Sorority Members in Albany Face Hazing Charges

Photo courtesy of Wikipedia.

Seven students at the University of Albany have been charged with hazing sorority pledges. On Thursday, Nov. 10 the students were arrested after allegedly blindfolding recruits, making them eat mud and dousing them in a mixture of rotten eggs and milk and a liquid that smelled like urine.

The organization in question was Alpha Omicron Pi, practicing at the University of Albany since 1897, according to their Facebook page. One of the pledges was sent to Albany Medical Center Hospital where she was treated and released after an allergic reaction in which she experienced a shortness of breath, redness to her face, chest burning and swelling to the eyes, according to the Albany Police Department.

City police responded to a noise complaint at 468 Hamilton Street where they found four victims in the basement being subjected to what appeared to be initiation rituals for the sorority.

Psychology lecturer at SUNY New Paltz Dr. Clifford Evans said that all groups are governed by social norms, and selective, exclusive organizations such as sororities are going to have rules for conduct based on who can and cannot be part of the group. He added that if a group prides itself on its selectiveness, then those norms will be even stricter and under those norms it may be acceptable to subject potential members to harsh or even abusive conditions.

“This is even more likely when the current members of the group were themselves subjected to this treatment before they could be admitted — they had to go through it, so these new people have to go through it too,” he said. “A lot of hazing rituals are passed down from year to year as tradition.”

Evans said that these behaviors are also reinforced by the phenomenon of conformity and unwillingness to go against a group in order to fit in and avoid being ostracized. Additionally, people tend to gage the severity of their actions based on the behavior of others around them and what is considered normal in the given group.

“Part of how we judge the situations we find ourselves in is by how the other people in it are acting, and if everyone else seems fine with it, it becomes easier for us to be fine with it, especially if we ourselves went through it too,” Evans said. 

Arrested were Jessica Raynor, 21; Nicole Johnson, 21; Chinazo Ezekwem, 21; Tereyza Martin, 20; Katrina Bergvoy, 19; Heaven Guanco, 19; and Monica Vitagliano, all were arraigned in City Court on charges of first-degree hazing, a misdemeanor that carries up to a year in jail upon conviction.

New Paltz Town Police Lieutenant Robert Lucchesi said that he is not aware of any recent cases involving hazing or anything like what is described above in regards to Greek life here at SUNY New Paltz.

“We’ve had noise complaints with sororities, fraternities, sports teams…” he said. “We’ve had assaults and things like that and fights between different fraternities but nothing like what’s described in that article.”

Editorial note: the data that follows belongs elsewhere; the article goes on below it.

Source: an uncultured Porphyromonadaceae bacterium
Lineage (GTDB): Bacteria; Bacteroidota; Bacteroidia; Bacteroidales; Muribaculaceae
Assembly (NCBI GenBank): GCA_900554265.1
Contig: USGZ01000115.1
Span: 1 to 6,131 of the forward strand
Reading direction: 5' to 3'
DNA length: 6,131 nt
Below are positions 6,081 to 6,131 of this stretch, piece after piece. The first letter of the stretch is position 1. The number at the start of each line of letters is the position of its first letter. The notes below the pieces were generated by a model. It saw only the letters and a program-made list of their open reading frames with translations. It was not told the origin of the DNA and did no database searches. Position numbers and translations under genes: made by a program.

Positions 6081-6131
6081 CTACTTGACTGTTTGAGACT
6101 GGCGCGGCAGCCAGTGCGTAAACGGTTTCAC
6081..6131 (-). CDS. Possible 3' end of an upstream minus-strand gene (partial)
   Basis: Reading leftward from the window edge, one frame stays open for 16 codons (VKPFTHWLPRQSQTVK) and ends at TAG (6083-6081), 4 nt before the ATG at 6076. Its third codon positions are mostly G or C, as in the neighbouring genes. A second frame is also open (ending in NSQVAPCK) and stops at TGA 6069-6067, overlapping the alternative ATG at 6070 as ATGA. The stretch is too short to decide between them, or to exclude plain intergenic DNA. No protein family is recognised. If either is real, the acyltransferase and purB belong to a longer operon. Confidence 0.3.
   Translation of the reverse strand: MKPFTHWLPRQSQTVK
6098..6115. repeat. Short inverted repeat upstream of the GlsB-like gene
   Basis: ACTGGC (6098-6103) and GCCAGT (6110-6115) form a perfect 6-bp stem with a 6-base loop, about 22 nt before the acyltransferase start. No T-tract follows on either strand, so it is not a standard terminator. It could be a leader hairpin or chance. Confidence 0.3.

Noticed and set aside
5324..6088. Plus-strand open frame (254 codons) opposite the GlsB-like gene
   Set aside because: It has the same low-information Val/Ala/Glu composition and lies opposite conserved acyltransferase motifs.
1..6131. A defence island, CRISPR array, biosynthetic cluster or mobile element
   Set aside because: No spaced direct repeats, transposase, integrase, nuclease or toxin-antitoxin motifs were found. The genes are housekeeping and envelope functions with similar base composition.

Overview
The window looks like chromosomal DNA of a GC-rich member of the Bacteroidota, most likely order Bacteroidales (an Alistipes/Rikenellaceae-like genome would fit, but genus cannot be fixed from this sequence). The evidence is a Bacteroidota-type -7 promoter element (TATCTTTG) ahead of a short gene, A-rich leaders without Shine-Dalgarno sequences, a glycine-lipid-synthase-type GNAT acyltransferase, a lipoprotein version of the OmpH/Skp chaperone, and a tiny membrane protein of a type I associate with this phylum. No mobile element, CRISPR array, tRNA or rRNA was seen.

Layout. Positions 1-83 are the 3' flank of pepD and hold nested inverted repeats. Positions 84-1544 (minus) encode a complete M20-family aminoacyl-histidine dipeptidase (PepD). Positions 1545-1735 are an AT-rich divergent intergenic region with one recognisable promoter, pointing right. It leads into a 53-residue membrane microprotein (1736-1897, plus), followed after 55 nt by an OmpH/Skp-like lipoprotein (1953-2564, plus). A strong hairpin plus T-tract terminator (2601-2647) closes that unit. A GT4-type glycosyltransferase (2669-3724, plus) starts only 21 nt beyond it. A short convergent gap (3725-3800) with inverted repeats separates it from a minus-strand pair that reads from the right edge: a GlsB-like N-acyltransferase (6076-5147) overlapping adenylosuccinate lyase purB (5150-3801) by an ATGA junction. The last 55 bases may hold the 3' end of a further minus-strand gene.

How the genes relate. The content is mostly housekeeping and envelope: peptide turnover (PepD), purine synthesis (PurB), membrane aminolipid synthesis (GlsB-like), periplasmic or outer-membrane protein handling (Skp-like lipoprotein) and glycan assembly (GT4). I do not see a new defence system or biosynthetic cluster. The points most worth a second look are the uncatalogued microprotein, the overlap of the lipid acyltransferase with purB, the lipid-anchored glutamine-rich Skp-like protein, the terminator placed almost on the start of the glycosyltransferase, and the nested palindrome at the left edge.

Lucchesi said that most recent assault case that he recalls occurred in the spring and is not aware of any that have occurred this semester thus far.

Fourth-year biochemistry major and member of SUNY New Paltz sorority Pi Phi Delta Alexa Criollo said that her organization does not support hazing practices.

“It defeats the purpose of the sisterhood that you’re joining and it sets a bad reputation for organizations that do stick to the purpose,” she said. “I personally don’t see the purpose for that and I know I can speak for my whole organization when I say we don’t see the purpose of doing that kind of evil and putting people through that much discomfort.”

Psychology department chair Glenn Geher said that he does not believe any one of the girls from Albany would have committed these acts on their own and that humans that are part of a group become “deindividuated” and are more likely to engage in anti-social behaviors.

“Research on the social psychology of evil [by scholars such as Phil Zimbardo] have shown that evil is not really a characteristic of certain individuals – rather, evil seems to be a feature of behavior that can be released in any one of us – the releasers come about via characteristics of situations,” he said. “And situations that downplay the identities of individuals are well-known for facilitating horrific behavior out of otherwise normal people.”

Criollo added that the purpose of pledging is to get to know your pledging sisters and the women you are entering sisterhood with as well as to educate about the history and philanthropy of the organization.

“Initially you come around because you get along with the girls generally, but you should come out of the pledging process really knowing about our organization,” she said.

Third-year digital media production major Benjamin Schoenfeld, Public Relations Chair for the Alpha Epsilon Pi Fraternity at SUNY New Paltz said that his organization does not haze and has a strict policy against it from their international headquarters.

“Our rituals are used to teach our new members what the meaning of brotherhood and being a part of Alpha Epsilon Pi is about,” he said. “We want our new members to be proud of the letters they are wearing.”

The Pi Alpha Nu Fraternity declined to be interviewed and the Tau Kappa Epsilon Fraternity and the Kappa Delta Phi Sorority did not respond to requests to be interviewed.